Judge grants Arroyo request to release sexual assault allegation files

The files must be released by Friday at 2 p.m.

Boston City Councilor Ricardo Arroyo leaves Suffolk Superior Court in Boston after his hearing request. David L. Ryan/Boston Globe

A judge ruled Thursday that police filings regarding sexual assault allegations against Boston City Councilor Ricardo Arroyo must be released to him by Friday at 2 p.m. Arroyo, a candidate for Suffolk district attorney, appeared before the judge earlier in the day to request access to the files. Thursday evening, the judge sided with Arroyo.

“All allegations of sexual assault should be taken seriously and I will do so as District Attorney. I understand the pain and the harm that sexual assault causes. I care deeply for survivors. Although these allegations are unfounded, I know this has been difficult to witness for so many members of our community. I believe our systems should deliver justice through due process and provide spaces to be heard,” Arroyo said in a statement. “I want to assure you that I am committed to protecting the identity of the individual in these files.”

Arroyo’s race with current Suffolk DA Kevin Hayden has been marked by controversy, with each candidate attacking the other’s character as the Sept. 6 Democratic primary nears. 


Arroyo’s campaign was derailed when a Boston Globe piece in late August revealed that he had been the subject of two sexual assault investigations as a teenager — one in 2005 and the other in 2007. 

He was never charged, and has steadfastly denied any wrongdoing. Arroyo also said he was never questioned by police about the investigations, and learned of them for the first time last month. However, police records obtained by the Globe showed that Arroyo did speak to detectives. 

Through an attorney, the accuser in the 2007 case defended Arroyo, saying that she was never assaulted and that voters should continue to support him. 

But in an interview with the Globe earlier this week, the accuser in the 2005 case said that Arroyo sexually assaulted her, manipulated her, and threatened her while they were classmates in high school. 

Since the allegations came to light, police have refused Arroyo’s requests to see the files pertaining to these investigations, citing privacy laws that protect sexual assault victims. Arroyo said in court Thursday that he believes the police files will show that the allegations against him were unfounded, according to the Globe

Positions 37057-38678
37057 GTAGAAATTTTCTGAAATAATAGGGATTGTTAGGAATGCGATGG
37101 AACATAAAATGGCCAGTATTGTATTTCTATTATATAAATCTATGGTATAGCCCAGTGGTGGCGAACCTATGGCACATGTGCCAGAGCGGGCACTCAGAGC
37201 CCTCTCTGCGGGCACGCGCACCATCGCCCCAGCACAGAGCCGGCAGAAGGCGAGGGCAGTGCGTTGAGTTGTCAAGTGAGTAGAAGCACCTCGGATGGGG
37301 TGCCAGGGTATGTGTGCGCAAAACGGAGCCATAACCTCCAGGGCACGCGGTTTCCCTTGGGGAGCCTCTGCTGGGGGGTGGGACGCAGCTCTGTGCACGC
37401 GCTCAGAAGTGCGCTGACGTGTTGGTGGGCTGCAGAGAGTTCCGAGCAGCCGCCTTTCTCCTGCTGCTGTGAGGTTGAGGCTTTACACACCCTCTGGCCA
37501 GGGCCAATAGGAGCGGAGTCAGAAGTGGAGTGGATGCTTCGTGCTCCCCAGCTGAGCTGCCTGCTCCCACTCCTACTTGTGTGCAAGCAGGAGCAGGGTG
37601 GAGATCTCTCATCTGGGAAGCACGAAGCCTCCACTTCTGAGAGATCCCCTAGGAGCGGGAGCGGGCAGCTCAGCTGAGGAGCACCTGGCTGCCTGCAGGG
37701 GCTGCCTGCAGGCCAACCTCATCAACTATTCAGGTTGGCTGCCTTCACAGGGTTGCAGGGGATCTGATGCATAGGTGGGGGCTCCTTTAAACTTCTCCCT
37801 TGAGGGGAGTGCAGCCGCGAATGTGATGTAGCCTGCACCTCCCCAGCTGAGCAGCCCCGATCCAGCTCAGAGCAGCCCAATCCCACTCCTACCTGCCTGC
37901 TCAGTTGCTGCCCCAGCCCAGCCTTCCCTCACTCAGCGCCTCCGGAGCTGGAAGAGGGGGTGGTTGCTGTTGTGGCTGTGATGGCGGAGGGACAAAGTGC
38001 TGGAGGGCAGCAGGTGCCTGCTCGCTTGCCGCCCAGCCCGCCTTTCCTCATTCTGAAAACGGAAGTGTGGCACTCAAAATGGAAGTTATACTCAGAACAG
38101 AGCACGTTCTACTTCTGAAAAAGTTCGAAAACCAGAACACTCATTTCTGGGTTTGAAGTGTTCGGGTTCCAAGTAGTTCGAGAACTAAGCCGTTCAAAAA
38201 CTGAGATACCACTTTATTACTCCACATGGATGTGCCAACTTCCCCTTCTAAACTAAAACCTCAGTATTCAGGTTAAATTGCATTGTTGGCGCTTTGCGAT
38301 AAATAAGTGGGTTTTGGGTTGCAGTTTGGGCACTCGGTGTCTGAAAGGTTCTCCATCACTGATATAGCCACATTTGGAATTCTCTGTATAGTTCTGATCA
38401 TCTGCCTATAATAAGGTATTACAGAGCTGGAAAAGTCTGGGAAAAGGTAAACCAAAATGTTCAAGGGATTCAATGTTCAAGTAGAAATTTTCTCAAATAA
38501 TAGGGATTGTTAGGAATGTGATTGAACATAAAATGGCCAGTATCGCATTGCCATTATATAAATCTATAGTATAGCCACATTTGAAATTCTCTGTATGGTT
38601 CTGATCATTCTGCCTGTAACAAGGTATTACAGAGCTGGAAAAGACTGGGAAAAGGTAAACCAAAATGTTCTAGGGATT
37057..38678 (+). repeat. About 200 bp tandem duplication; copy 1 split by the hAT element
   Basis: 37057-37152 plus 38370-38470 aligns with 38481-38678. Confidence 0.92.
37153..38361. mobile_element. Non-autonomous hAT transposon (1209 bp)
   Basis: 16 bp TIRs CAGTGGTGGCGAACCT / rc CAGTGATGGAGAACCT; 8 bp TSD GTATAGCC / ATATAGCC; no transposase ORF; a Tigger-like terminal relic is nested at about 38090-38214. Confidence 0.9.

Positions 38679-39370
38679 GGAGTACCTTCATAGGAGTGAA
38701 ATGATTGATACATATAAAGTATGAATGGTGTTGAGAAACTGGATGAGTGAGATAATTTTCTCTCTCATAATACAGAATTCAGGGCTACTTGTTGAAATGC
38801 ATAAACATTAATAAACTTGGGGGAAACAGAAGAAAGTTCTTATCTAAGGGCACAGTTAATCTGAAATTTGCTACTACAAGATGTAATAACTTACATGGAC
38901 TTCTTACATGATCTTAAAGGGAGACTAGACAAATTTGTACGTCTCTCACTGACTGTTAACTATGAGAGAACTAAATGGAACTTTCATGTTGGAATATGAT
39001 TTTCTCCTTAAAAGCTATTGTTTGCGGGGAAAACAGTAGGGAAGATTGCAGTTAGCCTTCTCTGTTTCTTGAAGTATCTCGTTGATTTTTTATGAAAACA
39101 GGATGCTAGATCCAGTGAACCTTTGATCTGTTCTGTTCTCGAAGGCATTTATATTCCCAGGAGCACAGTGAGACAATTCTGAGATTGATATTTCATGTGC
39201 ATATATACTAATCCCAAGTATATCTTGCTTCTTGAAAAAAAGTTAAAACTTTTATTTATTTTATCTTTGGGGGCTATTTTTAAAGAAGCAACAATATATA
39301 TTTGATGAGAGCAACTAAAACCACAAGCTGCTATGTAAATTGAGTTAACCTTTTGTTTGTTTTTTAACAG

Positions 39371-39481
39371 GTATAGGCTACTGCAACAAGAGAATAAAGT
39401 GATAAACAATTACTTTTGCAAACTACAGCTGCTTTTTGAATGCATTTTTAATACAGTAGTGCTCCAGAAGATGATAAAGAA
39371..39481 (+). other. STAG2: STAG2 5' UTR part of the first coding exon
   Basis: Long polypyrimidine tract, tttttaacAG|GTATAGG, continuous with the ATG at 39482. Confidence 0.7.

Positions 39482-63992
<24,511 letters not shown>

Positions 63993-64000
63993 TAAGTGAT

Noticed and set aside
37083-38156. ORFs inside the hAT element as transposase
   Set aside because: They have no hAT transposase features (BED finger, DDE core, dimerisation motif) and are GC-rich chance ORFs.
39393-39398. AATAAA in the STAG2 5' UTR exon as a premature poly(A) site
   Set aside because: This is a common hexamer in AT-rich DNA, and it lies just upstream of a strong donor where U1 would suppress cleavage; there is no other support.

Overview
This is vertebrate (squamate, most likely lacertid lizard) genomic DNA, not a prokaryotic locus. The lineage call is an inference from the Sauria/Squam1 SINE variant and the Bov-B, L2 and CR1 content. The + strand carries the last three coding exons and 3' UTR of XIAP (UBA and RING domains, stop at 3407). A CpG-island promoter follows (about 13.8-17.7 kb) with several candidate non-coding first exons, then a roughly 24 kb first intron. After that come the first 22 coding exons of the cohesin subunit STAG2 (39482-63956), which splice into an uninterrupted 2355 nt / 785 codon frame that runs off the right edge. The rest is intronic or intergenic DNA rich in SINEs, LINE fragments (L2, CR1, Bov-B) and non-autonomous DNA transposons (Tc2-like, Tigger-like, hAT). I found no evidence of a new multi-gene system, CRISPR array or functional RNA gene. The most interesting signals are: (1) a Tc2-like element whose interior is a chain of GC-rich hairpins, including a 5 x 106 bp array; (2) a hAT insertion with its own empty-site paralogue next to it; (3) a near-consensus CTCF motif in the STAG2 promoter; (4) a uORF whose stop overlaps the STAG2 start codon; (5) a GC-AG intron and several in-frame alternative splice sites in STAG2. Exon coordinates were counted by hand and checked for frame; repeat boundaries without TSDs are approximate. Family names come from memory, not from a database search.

Now, redacted versions of the files pertaining to the 2005 case will be released to Arroyo. 


“In light of the apparent and immediate impact on an ongoing primary election and Arroyo’s ability to serve effectively in his current role, I find that Arroyo will suffer irreparable harm if he is denied the requested materials to respond to the public allegation,” Suffolk Superior Judge Debra Squires-Lee ruled

Since the accuser already spoke with media members and made public information about the case, Squires-Lee added that there was “no additional risk of invasion of privacy so long as all identifying information and all statements of the complaining witness are redacted.”

Earlier this week, high profile politicians like Senator Elizabeth Warren, Boston Mayor Michelle Wu, and U.S. Rep. Ayanna Pressley rescinded their endorsements of Arroyo. 

Hayden, meanwhile, has faced criticism regarding his handling of police misconduct allegations.

The two faced off in a debate Wednesday, where they addressed the controversies surrounding each of their campaigns.  

After Squires-Lee announced her decision, an attorney for the woman who accused Arroyo in 2005 said that he was disappointed with the outcome. 
“There is absolutely nothing in the file that suggests in any way that she was not credible,” the attorney, Leonard H. Kesten said, according to the Globe. “What we know is that in 2005, a single prosecutor concluded that no crime was committed merely because there was no indication of threats or violence reported. We are grateful that the concept of what constitutes rape and sexual assault has changed since 2005: no means no.”


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